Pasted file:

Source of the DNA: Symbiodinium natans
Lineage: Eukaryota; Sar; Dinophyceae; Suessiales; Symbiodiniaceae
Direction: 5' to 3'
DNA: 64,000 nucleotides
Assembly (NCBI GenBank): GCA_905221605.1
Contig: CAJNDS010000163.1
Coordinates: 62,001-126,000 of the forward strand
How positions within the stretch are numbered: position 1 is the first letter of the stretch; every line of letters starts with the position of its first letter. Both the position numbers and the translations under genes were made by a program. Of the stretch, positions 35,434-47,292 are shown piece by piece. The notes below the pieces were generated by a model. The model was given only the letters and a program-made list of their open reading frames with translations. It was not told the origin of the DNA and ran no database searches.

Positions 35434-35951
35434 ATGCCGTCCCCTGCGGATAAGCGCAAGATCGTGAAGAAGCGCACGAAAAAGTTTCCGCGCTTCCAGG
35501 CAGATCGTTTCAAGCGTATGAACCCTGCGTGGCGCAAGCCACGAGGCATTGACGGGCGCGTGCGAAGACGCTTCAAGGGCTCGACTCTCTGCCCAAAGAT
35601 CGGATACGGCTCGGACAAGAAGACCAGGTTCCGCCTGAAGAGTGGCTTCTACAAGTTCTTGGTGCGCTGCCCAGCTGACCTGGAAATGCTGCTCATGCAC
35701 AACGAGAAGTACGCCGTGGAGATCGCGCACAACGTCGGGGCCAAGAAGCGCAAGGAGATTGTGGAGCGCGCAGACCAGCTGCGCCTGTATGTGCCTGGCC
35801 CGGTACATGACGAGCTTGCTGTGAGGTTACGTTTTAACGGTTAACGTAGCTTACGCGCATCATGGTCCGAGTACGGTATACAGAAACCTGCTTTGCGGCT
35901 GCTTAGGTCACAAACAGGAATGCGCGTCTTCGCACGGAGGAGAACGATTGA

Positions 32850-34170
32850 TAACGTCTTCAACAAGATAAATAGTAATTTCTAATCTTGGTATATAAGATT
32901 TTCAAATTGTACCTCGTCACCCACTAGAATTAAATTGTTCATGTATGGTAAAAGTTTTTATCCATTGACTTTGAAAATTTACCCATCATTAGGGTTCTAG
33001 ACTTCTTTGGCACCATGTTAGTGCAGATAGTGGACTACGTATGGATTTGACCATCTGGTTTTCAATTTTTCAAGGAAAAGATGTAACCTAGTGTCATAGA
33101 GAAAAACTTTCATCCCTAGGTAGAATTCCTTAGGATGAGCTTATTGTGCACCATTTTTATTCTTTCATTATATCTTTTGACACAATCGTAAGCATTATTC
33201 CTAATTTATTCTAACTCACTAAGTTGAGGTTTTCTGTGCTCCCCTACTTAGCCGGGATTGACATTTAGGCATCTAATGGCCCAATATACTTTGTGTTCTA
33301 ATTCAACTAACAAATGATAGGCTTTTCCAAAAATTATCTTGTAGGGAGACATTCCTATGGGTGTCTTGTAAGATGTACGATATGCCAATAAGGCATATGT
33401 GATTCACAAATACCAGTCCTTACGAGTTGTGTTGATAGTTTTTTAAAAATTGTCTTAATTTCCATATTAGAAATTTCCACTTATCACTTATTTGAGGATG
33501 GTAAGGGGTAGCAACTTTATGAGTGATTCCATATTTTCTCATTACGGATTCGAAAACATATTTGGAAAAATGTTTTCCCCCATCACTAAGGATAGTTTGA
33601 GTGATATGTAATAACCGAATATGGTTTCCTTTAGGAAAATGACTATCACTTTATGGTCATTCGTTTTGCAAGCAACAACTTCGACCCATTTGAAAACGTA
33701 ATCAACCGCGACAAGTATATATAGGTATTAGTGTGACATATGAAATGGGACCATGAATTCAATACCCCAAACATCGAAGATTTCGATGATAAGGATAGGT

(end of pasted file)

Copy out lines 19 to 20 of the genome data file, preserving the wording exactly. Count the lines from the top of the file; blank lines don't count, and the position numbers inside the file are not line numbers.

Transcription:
33001 ACTTCTTTGGCACCATGTTAGTGCAGATAGTGGACTACGTATGGATTTGACCATCTGGTTTTCAATTTTTCAAGGAAAAGATGTAACCTAGTGTCATAGA
33101 GAAAAACTTTCATCCCTAGGTAGAATTCCTTAGGATGAGCTTATTGTGCACCATTTTTATTCTTTCATTATATCTTTTGACACAATCGTAAGCATTATTC